Navy Chief induction full speed ahead with Soldier onboard
August 27, 2010
By L.A. Shively
FORT SAM HOUSTON, Texas -- Navy chief induction season is at full steam ahead, while navigating an unusual route this year.
Induction kicked off with an Expectations Conference for spouses Aug. 7 at the Navy Operational Support Center and an Army Soldier has joined the chief selectees for the process; both firsts for Sailors at Fort Sam Houston.
Navy Command Master Chief Vernon Gardner, command master chief for the NOSC, held the conference, "so spouses can be aware of the expectations of the process and be supportive of the selectees," he said.
The season concludes Sep. 16 with a pinning ceremony.
"I've got a lot of respect for Navy chiefs," said Army Sgt. 1st Class Alan Butler, who is participating in the induction process with 23 selectees.
"They're a lot closer and tight knit - they use each other. They lean on each other a lot to get things done."
Butler is the noncommissioned officer in charge of the Combat Casualty Care Course at Camp Bullis. He said he worked with Navy chiefs and decided to go through the process to better serve the Sailors in his command.
"It's just a different way that you raise Navy Sailors than you do Army Soldiers - so what better way than to get the actual training; going through induction with individuals that are about to be pinned Navy chiefs."
"This is one of the first times in my experience, we're bringing a sergeant first class through induction to the mess," Gardner said, adding that Butler aims to be a stronger leader and mentor through experiencing what the chief selectees go through during induction.
Induction is an intense six-week training period. "We do some formal classroom training. We give them scenarios about leading and developing Sailors in different environments. We mentally and physically train and develop with them for positions of increased responsibilities," Gardner said.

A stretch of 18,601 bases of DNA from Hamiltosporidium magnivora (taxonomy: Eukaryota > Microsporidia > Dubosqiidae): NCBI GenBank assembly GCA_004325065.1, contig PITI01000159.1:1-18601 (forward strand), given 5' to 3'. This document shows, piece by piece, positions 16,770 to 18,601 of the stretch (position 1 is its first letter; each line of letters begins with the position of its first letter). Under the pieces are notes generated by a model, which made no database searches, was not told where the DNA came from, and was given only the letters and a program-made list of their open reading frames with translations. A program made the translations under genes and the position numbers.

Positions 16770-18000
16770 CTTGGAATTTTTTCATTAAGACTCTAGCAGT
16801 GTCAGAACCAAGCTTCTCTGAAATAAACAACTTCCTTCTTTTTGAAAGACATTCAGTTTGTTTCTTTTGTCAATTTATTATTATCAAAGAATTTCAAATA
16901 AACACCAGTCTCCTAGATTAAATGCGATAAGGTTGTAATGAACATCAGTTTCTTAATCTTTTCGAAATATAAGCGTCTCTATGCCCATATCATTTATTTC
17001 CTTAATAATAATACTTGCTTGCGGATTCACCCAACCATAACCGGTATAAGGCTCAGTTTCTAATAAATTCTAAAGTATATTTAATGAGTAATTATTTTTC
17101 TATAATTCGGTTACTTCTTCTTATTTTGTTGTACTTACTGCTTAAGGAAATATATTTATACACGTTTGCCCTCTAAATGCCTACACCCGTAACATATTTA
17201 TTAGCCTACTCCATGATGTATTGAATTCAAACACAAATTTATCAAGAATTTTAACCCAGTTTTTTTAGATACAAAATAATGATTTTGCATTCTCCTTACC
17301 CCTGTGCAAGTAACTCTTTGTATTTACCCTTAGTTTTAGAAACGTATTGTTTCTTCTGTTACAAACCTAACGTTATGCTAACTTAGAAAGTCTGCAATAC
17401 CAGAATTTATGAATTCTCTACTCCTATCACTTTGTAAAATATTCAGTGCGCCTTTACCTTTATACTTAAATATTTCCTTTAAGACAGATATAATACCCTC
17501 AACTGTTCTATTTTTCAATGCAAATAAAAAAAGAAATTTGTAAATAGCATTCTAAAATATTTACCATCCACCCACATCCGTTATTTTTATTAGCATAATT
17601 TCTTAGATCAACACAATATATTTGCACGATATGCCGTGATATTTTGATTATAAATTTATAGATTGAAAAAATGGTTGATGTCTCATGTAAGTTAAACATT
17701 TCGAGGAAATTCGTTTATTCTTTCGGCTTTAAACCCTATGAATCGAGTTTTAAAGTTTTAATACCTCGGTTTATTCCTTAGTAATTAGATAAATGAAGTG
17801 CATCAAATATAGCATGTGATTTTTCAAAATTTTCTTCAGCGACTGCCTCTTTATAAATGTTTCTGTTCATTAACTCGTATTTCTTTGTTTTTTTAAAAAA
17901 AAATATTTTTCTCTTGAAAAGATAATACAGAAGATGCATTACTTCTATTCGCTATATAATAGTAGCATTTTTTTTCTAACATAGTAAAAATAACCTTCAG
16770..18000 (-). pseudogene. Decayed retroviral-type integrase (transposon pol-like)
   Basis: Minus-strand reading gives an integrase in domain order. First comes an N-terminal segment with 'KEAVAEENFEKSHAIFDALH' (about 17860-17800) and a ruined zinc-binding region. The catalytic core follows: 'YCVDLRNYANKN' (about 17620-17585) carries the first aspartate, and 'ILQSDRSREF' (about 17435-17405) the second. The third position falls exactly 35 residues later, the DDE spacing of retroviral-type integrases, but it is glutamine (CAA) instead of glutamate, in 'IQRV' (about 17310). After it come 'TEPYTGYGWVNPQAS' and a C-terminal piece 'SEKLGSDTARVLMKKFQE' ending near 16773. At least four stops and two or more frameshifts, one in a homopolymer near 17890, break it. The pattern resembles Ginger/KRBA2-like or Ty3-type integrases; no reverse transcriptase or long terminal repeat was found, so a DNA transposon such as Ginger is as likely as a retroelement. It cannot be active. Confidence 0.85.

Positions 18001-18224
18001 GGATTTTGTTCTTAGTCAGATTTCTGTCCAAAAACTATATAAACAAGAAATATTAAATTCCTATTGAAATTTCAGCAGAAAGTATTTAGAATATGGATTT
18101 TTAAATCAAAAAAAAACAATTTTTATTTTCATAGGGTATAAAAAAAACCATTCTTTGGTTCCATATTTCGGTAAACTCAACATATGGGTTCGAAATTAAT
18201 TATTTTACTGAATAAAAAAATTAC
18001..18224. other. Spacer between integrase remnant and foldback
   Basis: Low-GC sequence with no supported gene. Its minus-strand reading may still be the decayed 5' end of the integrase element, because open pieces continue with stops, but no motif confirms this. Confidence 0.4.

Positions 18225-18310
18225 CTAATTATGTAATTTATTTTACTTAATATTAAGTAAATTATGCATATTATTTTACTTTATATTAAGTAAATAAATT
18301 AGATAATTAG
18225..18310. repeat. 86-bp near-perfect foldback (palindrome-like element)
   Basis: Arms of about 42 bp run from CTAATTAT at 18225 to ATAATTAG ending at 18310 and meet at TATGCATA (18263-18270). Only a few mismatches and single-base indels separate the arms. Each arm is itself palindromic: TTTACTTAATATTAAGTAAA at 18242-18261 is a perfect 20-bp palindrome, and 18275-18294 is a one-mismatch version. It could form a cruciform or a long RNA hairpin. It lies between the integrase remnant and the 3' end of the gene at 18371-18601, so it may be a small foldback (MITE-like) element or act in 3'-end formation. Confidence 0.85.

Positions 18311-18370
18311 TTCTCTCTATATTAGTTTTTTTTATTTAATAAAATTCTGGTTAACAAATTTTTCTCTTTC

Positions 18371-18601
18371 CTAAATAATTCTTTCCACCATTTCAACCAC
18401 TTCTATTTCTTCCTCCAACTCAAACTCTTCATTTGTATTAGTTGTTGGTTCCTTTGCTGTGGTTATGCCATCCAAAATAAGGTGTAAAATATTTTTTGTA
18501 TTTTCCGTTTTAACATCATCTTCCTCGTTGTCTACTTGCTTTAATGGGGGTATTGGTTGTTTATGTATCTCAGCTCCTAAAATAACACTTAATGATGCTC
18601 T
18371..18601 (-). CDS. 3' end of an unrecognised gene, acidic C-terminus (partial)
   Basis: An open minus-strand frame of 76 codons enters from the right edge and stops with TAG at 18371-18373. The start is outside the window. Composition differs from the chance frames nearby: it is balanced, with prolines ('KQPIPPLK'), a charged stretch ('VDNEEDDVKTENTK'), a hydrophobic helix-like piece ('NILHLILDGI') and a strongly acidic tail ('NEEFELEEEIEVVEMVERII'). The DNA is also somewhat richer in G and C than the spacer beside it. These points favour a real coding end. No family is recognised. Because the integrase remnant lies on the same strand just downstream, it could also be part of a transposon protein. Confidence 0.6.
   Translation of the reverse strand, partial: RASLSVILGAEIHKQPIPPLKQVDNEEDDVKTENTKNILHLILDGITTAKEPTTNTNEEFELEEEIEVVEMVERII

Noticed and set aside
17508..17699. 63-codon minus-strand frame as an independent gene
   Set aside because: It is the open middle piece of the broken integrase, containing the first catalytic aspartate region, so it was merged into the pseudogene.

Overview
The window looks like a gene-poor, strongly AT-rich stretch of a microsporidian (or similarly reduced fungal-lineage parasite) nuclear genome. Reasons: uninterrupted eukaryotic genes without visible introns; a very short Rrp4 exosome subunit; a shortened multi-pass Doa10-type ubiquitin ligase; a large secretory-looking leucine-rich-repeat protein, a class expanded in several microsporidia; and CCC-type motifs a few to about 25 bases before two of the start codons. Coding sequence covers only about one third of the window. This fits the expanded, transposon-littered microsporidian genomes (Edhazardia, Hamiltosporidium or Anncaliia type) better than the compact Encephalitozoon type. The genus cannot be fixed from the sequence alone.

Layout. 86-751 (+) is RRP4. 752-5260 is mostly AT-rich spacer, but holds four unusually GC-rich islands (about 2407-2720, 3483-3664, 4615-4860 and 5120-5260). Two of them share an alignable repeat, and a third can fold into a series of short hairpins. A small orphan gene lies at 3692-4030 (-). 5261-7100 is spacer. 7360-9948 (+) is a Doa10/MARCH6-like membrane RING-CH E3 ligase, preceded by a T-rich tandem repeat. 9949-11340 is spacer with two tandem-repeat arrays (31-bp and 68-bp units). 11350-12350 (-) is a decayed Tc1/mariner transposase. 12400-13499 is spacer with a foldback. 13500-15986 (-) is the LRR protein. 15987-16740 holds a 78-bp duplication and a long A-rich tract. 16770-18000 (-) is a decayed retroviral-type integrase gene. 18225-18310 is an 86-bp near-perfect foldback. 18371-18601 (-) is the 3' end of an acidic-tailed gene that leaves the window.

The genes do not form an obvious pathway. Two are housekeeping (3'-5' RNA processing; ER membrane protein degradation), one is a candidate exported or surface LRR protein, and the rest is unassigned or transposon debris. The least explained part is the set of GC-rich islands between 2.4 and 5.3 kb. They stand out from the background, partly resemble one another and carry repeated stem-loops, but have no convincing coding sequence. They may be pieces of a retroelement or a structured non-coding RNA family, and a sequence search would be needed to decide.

He explained induction activities emphasize leadership, teamwork, Navy tradition, pride and professionalism, while challenging the selectee on a daily basis.
Chiefs are the cornerstone - the first echelon of the senior enlisted ranking structure in the Navy. Selection for chief is a significant milestone in a Sailor's career.
"Once you become chief in the United States Navy, it's not just an advancement or promotion. It's a career change, a way-of-life change," Gardner said.
Established April 1, 1893, the rank formalized a tradition of rating the senior, most experienced Sailor aboard ship as the "chief" Sailor - an individual designated by the captain of the ship as the one in charge of the enlisted crew.
As the Navy evolved, the chief became more than just the Sailor selected to be in charge.
"A good chief can see potential that a Sailor will never see within him or herself. The chief can pull that potential out by inspiring and motivating that Sailor," Gardner said.
Gardner said he didn't come into the Navy to make it a career until he saw the effectiveness of the chief's mess.
"At my first command I had the opportunity to be mentored by a chief and saw the chief's mess in full operation. Then, I knew that I wanted to be the chief - and not only the chief but a command master chief in the Navy."
Induction is very unique process Gardner said. "It's a heritage of pride and professionalism that goes into training Navy chiefs.